Written by leading authorities from Australasia, Europe and North America, this book examines the dynamic conflicts and synergies between nature conservation and human development in contemporary Cambodia.
After suffering conflict and stagnation in the late twentieth century, Cambodia has experienced an economic transformation in the last decade, with growth averaging almost ten per cent per year, partly through investment from China. However this rush for development has been coupled with tremendous social and environmental change which, although positive in some aspects, has led to rising inequality and profound shifts in the condition, ownership and management of natural resources. High deforestation rates, declining fish stocks, biodiversity loss, and alienation of indigenous and rural people from their land and traditional livelihoods are now matters of increasing local and international concern.
The book explores the social and political dimensions of these environmental changes in Cambodia, and of efforts to intervene in and `improve' current trajectories for conservation and development. It provides a compelling analysis of the connections between nature, state and society, pointing to the key role of grassroots and non-state actors in shaping Cambodia's frontiers of change. These insights will be of great interest to scholars of Southeast Asia and environment-development issues in general.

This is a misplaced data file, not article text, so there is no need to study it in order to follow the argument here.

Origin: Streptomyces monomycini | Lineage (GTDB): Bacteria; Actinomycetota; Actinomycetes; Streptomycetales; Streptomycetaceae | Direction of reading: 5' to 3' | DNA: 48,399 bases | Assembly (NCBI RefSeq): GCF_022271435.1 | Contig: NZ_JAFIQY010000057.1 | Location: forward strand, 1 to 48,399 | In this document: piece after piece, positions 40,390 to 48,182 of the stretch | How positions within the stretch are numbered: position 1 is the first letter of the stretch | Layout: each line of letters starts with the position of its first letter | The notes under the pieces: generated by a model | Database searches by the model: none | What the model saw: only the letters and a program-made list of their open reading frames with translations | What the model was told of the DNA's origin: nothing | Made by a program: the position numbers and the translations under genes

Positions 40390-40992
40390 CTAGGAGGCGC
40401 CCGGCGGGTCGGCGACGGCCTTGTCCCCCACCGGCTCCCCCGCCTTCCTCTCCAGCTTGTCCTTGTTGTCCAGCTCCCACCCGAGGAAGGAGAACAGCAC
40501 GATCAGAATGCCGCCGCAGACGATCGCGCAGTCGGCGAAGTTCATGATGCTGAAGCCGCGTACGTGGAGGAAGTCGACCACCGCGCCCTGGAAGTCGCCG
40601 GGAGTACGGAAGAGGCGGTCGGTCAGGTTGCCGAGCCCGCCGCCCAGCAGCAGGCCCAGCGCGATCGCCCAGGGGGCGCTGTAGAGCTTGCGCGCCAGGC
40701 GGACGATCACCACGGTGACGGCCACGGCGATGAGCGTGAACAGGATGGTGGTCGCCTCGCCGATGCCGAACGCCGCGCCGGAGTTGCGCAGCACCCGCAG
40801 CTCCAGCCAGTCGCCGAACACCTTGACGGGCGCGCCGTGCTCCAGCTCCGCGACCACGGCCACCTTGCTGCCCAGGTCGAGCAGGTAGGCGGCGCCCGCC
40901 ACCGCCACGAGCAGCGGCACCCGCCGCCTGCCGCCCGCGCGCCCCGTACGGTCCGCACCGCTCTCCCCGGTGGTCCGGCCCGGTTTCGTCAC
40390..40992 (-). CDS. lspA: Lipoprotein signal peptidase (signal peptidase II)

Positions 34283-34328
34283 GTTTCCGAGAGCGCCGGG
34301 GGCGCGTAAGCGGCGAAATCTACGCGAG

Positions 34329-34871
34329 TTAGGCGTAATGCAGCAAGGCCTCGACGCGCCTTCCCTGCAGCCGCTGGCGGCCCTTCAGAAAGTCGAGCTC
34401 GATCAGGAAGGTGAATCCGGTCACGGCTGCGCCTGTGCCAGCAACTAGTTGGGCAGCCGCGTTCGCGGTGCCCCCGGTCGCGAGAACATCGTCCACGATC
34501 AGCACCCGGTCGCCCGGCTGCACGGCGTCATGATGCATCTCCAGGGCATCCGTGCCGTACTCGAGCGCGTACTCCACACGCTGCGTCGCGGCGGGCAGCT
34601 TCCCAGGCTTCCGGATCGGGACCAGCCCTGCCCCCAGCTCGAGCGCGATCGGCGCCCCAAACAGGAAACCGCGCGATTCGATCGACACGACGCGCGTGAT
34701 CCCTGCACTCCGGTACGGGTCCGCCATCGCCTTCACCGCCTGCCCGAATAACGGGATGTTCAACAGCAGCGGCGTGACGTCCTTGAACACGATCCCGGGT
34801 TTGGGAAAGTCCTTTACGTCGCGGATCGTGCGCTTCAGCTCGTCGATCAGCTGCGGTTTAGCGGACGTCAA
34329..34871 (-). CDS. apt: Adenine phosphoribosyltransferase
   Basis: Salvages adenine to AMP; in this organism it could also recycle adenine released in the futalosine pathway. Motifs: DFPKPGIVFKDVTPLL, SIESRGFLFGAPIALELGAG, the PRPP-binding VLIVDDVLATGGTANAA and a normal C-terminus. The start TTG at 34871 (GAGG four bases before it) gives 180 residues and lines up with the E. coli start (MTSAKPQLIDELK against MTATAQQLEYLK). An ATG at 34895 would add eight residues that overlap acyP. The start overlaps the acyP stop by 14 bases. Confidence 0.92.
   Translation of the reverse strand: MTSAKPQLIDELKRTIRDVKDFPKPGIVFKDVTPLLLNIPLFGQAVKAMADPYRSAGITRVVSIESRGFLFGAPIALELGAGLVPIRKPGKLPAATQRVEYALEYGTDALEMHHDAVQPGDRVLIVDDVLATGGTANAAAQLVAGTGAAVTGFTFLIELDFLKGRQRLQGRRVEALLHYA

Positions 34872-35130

Publisher: Taylor & Francis Ltd
Number of pages: 292
Weight: 567 g
Dimensions: 235 x 159 x 23 mm
"Cambodia's headlong 'development' since 1993 has given the country one of the highest growth rates in Asia. This clear-headed, disturbing and often poignant volume counts up the human and ecological costs of uncontrolled 'development', deforestation, land-grabbing, foreign intrusions and endemic corruption on Cambodia's depleted landscape and on its distressed. resilient and long-suffering population." - David Chandler, Monash University, Australia.
"This is an important book, and not just for those interested in Cambodia's environmental transformation. Empirically rich, it provides a powerful antidote to the comforting notion that economic growth can go hand-in-hand with environmental protection and this, in turn, with human development. Notwithstanding a few shards of hope, all-in-all this is a sobering volume that should be read by scholars, practitioners and officials alike." - Jonathan Rigg, National University of Singapore.
"This is a fascinating international politico-environmental study... The achingly turbulent history of Cambodia compels one to think fundamentally afresh about how to connect people, state, nature and culture. This book offers some hope and provides extraordinary insights." - Des Thompson, BES Bulletin.
"This book would benefit to a broad range of scholars and activists working on political and development issues in Cambodia and indeed anybody interested in the many and rapid ways the country is changing." - Neil Loughlin, Newsletter Of The Association Of Southeast Asian Studies In The United Kingdom, SOAS, School of Oriental and African Studies.
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